The PostBarthian
17Dec/140

Karl Barth against the Quest of the Historical Jesus

Composite of Jesus portraits (source: wikipedia)

Composite of Jesus portraits (source: wikipedia)

The Quest for the Historical Jesus that has captivated the world for the past two centuries and, perhaps, was at its pinnacle after the publication in 1906 of Albert Schweitzer's Quest of the Historical Jesus and is still going strong as evidenced by famous publications such as N.T. Wright's Jesus and the Victory of GodHowever productive the Quest has been, it is also true that it was the Exalted Jesus, and not the so-called Historical Jesus that is the savior of the world. It is the Lord Jesus proclaimed by the Church, and not as Schweitzer concluded his book by describing the Historical Jesus as, "He comes to us as One unknown, without a name, as of old, by the lake-side, He came to those men who knew Him not."

In Karl Barth's The Resurrection of the Dead, I found this excellent quotation that provides an excellent critique of the Quest that calls the entire enterprise into question:

"I have received it from the Lord. The Lord Himself repeated to him, Paul, what He said as the Founder of the Supper": "in the night, when the Lord Jesus was betrayed. . . ." By this categorical assertion, Paul does not mean to guarantee, which would interest us, that these were the authentic words of the so-called historical Jesus. For what we call the historical Jesus, a Jesus pure and simple, who is not the Lord Jesus, but an earthly phenomenon among others to be objectively discovered, detached from His Lordship in the Church of God, apart from the revelation given in the Jesus of the Church and at first to the apostles—this abstraction was for Paul (and not for him alone) an impossible idea. The thought that Jesus should and could be first regarded by himself, in order then to recognize Him as Lord, could at most be for him a painful recollection of his former error. This Jesus, who is not the Lord, who is known after the flesh (2 Cor 5:16), was in fact the foe whom he persecuted; he no longer knows Him. But Paul is not now reflecting on what this Jesus, who was known after the flesh, might have said on the occasion of the Supper, but upon what Kyrios Jesus, the Lord of the Church, said to him, Paul, when He made him His ambassador. The Lord does not live for him in the oldest, best-attested or most credible tradition--why should it be just the Lord who lives and speaks there?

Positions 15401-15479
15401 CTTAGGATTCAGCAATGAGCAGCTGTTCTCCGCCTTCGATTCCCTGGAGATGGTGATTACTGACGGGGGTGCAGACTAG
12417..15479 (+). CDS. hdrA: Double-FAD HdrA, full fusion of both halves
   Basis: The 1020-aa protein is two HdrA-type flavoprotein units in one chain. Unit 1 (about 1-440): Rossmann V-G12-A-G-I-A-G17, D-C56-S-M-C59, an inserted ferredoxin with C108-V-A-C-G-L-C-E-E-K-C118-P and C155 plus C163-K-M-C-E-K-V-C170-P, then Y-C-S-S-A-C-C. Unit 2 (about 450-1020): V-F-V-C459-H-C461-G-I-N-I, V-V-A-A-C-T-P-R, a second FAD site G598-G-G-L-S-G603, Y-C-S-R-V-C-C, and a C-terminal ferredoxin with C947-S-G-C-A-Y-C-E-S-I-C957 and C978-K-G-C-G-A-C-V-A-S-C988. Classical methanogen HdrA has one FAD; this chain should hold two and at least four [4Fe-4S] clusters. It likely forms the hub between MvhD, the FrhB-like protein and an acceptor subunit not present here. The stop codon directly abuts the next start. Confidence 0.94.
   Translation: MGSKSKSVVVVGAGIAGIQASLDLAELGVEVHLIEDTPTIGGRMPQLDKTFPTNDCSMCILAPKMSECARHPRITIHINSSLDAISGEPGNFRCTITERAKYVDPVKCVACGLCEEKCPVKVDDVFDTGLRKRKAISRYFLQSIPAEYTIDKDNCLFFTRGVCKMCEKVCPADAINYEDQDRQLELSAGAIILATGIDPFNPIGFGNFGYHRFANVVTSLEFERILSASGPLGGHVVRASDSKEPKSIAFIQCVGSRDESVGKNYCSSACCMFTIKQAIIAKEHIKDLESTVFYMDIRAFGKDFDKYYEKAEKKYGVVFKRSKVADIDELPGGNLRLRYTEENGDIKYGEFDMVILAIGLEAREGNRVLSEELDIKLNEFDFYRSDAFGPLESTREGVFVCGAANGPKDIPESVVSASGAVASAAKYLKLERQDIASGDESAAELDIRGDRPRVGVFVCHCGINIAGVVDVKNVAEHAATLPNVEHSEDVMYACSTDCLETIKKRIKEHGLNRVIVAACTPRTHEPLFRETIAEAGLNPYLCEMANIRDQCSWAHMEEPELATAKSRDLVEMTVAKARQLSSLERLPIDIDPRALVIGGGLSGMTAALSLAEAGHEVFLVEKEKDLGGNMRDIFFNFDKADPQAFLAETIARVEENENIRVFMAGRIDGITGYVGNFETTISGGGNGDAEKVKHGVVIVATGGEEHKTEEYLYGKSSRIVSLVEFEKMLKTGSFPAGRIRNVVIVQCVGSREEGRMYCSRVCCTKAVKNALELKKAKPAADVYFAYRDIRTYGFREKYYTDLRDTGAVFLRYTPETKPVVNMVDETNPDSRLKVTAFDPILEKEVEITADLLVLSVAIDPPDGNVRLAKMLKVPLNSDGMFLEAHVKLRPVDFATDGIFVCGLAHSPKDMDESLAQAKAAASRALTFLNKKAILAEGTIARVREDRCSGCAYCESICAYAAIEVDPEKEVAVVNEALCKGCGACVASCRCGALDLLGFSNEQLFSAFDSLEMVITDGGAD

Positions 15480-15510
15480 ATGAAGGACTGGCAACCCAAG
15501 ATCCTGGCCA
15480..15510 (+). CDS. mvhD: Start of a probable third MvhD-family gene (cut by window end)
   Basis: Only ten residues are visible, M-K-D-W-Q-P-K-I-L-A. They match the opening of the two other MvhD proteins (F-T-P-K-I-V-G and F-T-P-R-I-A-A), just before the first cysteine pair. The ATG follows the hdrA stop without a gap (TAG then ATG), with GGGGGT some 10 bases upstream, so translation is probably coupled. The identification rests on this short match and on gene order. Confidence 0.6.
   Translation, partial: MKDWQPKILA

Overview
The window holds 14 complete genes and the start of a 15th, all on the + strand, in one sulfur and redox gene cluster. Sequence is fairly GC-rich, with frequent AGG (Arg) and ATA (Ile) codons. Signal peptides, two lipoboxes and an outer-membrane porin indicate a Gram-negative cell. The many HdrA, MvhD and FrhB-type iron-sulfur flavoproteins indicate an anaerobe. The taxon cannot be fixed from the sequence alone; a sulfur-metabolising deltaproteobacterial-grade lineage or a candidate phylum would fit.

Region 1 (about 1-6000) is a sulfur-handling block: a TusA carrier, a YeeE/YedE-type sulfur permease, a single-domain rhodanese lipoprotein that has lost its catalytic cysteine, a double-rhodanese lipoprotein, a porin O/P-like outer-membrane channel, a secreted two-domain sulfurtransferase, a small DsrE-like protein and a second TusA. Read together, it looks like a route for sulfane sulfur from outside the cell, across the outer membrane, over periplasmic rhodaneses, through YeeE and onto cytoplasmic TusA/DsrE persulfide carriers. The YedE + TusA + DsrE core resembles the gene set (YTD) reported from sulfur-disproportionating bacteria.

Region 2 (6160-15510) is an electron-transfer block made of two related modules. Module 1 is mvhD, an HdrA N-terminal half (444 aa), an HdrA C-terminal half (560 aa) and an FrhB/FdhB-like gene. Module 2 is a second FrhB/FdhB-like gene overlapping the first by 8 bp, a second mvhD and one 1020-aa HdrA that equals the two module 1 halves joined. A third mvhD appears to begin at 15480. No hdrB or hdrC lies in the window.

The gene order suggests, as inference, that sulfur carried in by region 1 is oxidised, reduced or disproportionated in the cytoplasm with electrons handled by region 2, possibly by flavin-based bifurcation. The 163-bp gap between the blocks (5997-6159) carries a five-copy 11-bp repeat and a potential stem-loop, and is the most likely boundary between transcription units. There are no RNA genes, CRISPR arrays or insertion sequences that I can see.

Barth, Karl. The Resurrection of the Dead. Ed. R. Dale Dawson. Eugene: Wipf & Stock, 2003. 65. Print.

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Posted by Wyatt

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